State Formation and Comparative Area Studies : Between Globalization and Territorialization

Association for Asian Studies
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Journal article
Journal Of Asian Studies, 2011, 70 (4), pp. 965 - 970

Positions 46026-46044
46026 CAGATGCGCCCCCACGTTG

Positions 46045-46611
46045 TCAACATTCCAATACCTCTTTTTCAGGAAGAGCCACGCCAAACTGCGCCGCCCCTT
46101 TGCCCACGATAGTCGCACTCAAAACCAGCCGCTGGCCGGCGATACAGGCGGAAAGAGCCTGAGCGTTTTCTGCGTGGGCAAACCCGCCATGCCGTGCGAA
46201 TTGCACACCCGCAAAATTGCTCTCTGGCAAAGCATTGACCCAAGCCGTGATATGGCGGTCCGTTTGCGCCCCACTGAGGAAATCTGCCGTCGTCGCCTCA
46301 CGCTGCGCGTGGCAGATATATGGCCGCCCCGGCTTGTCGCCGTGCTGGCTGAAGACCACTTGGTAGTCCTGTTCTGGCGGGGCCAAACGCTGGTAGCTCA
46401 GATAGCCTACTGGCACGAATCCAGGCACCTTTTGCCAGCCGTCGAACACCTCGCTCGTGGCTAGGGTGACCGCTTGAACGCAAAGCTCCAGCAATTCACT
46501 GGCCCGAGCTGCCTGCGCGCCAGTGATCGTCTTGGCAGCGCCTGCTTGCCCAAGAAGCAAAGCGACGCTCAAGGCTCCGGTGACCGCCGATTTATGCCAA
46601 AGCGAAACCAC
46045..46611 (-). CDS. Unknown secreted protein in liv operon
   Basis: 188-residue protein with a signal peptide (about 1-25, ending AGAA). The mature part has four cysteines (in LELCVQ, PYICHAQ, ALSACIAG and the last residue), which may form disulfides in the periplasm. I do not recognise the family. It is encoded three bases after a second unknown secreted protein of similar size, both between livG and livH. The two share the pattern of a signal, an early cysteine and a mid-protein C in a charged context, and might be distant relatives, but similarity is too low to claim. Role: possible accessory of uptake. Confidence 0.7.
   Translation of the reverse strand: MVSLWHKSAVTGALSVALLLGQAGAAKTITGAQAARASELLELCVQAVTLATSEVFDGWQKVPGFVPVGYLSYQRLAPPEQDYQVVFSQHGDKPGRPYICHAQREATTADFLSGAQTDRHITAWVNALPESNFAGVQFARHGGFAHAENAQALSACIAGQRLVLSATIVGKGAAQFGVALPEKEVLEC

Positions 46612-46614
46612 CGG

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In his review of Southeast Asia in the Age of Commerce, 1450-1860: Expansion and Crisis, Victor Lieberman plied the margins of Anthony Reid's (1995) portrayal of early modern Southeast Asia and objected with purpose: 'critical cultural and political transformations on the mainland without close archipelagic analogy receive little or no attention' (Lieberman 1995, 799). Where connections and crossings characterize historic social formation in insular Southeast Asia, Lieberman focused on a different shore - territorial consolidation of kingdoms in mainland Southeast Asia, from over 20 in the pre-modern era to only three major empires, Burma, Thailand and Vietnam, by the end of the seventeenth century. Yet Reid's two-volume work was exquisitely timed with the theoretical pulses of globalization and their keywords of crossings diasporas, flows, linkages, mobilities, networks, routes and travels. Closely related to the poststructural theoretical shift, these themes have guided new area studies and are likely to prevail in international scholarship for some time to come.
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